Concord is an unincorporated community in Knox County, Tennessee, United States and is listed on the National Register of Historic Places as a historic district, the Concord Village Historic District. The United States Geographic Names Information System classifies Concord as a populated place. It is located in western Knox County, east of Farragut and west of Knoxville. Mail destined for Concord is now addressed to Concord, Knoxville, or Farragut.

Holston Mountain mountain in United States of America

Holston Mountain is a mountain ridge in Upper East Tennessee and southwest Virginia, in the United States. It is in the Blue Ridge Mountains part of the Appalachian Mountains. Holston Mountain is a very prominent ridge-type mountain in Tennessee's Ridge and Valley Region, about 28 miles (45 km) long, running from southwest to northeast, covering about 268 square miles (694 km²). Its highest summit is Holston High Point, on which a Federal Aviation Administration (FAA) aircraft navigational beacon is located, at an elevation of 4,280 feet above mean sea level. The second highest point is Rye Patch Knob, at 4,260 feet above mean sea level. The third highest point is Holston High Knob where an old dismantled Cherokee National Forest fire tower marks the elevation at 4,136 feet above mean sea level.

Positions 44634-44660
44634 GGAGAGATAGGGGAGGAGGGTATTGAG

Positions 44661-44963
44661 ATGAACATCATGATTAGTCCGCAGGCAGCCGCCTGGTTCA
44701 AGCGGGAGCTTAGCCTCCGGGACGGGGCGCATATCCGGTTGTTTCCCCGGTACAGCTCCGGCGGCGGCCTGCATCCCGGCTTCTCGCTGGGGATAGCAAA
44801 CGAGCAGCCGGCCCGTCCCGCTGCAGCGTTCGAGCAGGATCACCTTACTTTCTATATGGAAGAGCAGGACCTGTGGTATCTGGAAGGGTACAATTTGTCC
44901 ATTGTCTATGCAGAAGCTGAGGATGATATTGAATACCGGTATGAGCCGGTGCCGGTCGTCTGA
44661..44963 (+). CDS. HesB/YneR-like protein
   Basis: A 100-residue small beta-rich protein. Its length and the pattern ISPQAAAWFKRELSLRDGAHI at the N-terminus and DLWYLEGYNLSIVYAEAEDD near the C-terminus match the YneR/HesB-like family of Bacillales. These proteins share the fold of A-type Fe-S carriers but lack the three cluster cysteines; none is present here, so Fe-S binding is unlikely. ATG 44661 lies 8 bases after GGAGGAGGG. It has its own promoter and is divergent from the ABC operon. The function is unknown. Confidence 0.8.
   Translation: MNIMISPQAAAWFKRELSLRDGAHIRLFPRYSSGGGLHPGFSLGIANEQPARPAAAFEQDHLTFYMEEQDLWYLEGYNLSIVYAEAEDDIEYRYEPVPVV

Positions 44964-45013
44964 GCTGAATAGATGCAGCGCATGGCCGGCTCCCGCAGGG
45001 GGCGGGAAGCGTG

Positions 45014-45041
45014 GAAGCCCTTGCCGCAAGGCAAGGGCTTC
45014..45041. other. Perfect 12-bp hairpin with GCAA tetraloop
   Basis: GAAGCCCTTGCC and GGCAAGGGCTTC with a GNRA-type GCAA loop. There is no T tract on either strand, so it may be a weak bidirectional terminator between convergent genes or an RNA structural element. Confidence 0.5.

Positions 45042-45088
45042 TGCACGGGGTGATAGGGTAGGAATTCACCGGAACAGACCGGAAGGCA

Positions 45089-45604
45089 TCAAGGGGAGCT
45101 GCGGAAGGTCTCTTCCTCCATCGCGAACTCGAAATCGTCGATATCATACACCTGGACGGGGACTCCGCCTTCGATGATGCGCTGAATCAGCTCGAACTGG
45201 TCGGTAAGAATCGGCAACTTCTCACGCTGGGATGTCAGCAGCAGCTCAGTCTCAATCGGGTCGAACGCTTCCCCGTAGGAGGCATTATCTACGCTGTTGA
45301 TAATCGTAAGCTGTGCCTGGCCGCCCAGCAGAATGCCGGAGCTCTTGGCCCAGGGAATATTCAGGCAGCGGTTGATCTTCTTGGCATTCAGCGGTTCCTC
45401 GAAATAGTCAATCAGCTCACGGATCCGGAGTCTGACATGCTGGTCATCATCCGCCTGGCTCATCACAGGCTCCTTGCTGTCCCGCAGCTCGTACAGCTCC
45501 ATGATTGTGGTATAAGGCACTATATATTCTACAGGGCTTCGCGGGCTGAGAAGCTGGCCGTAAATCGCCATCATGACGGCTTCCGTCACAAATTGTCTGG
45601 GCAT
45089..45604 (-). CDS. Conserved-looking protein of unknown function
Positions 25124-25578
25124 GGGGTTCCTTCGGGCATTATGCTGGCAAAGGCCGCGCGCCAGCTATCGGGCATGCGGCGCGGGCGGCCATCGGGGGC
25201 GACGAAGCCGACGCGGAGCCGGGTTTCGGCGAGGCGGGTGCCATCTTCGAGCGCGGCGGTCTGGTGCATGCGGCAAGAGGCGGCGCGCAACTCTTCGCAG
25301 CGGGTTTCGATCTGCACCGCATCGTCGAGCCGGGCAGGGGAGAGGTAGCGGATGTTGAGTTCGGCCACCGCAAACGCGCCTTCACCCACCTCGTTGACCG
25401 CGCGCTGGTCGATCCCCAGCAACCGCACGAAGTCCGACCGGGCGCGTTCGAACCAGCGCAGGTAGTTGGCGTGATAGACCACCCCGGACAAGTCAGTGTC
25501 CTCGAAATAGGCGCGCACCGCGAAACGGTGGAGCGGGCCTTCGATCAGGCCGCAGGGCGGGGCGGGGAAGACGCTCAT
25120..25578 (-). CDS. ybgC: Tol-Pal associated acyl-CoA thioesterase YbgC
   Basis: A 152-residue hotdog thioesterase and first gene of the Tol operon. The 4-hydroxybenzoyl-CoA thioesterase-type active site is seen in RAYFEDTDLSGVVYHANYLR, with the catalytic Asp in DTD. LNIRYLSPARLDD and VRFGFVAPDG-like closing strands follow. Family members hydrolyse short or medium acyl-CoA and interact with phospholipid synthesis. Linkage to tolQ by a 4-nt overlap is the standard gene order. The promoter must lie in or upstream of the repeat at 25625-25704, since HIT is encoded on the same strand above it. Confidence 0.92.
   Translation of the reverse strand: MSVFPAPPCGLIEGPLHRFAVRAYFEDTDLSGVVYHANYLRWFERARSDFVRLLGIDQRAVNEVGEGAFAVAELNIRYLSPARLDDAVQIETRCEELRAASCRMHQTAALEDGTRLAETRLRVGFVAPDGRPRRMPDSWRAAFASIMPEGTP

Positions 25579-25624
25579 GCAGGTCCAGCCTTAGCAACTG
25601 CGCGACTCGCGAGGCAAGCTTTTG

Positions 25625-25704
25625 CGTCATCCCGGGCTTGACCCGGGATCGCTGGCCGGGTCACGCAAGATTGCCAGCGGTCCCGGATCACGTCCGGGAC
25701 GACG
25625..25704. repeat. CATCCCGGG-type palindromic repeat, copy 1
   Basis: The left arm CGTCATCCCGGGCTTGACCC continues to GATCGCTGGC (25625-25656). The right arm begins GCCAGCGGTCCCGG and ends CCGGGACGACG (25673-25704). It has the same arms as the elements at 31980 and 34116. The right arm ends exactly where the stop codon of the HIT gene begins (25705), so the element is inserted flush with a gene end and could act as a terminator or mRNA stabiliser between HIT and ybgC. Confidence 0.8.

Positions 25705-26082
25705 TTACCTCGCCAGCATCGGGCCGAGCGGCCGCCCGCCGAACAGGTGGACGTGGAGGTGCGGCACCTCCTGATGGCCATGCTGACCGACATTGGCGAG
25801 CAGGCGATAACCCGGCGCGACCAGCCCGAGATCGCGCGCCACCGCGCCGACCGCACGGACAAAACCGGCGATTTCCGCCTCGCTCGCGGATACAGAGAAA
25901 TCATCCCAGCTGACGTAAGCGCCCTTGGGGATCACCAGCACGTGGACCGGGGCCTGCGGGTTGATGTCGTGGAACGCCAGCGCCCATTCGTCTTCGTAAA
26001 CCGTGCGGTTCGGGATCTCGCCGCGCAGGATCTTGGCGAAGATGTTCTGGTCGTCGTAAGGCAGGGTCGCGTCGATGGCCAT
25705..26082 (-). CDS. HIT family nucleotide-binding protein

Ramsey House (Knox County, Tennessee)

The Ramsey House is a two-story stone house in Knox County, Tennessee, United States. Also known as Swan Pond, the house was constructed in 1797 by English architect Thomas Hope for Colonel Francis Alexander Ramsey (1764–1820), whose family operated a plantation at the site until the U.S. Civil War. In 1969, the house was added to the National Register of Historic Places for its architecture and its role in the region's early 19th-century history.

Knox County Courthouse (Tennessee)

The Knox County Courthouse is a historic building located at 300 Main Street in Knoxville, Tennessee, United States. Built in 1886, it served as Knox County's courthouse until the completion of the City-County Building in 1980, and continues to house offices for several county departments. John Sevier, Tennessee's first governor, is buried on the courthouse lawn. The courthouse is listed on the National Register of Historic Places for its architecture and its role in the county's political history.

Hamilton Group

The Devonian Hamilton Group is a mapped bedrock unit in the United States. The unit is present in New York, Pennsylvania, Maryland, Ohio and West Virginia. In Virginia, it is known as the laterally equivalent Millboro Shale. The group is named for the village of Hamilton, New York. Details of stratigraphic nomenclature for this unit as used by the U.S. Geological Survey are available on-line from the National Geologic Map Database. These rocks are the oldest strata of the Devonian gas shale sequence.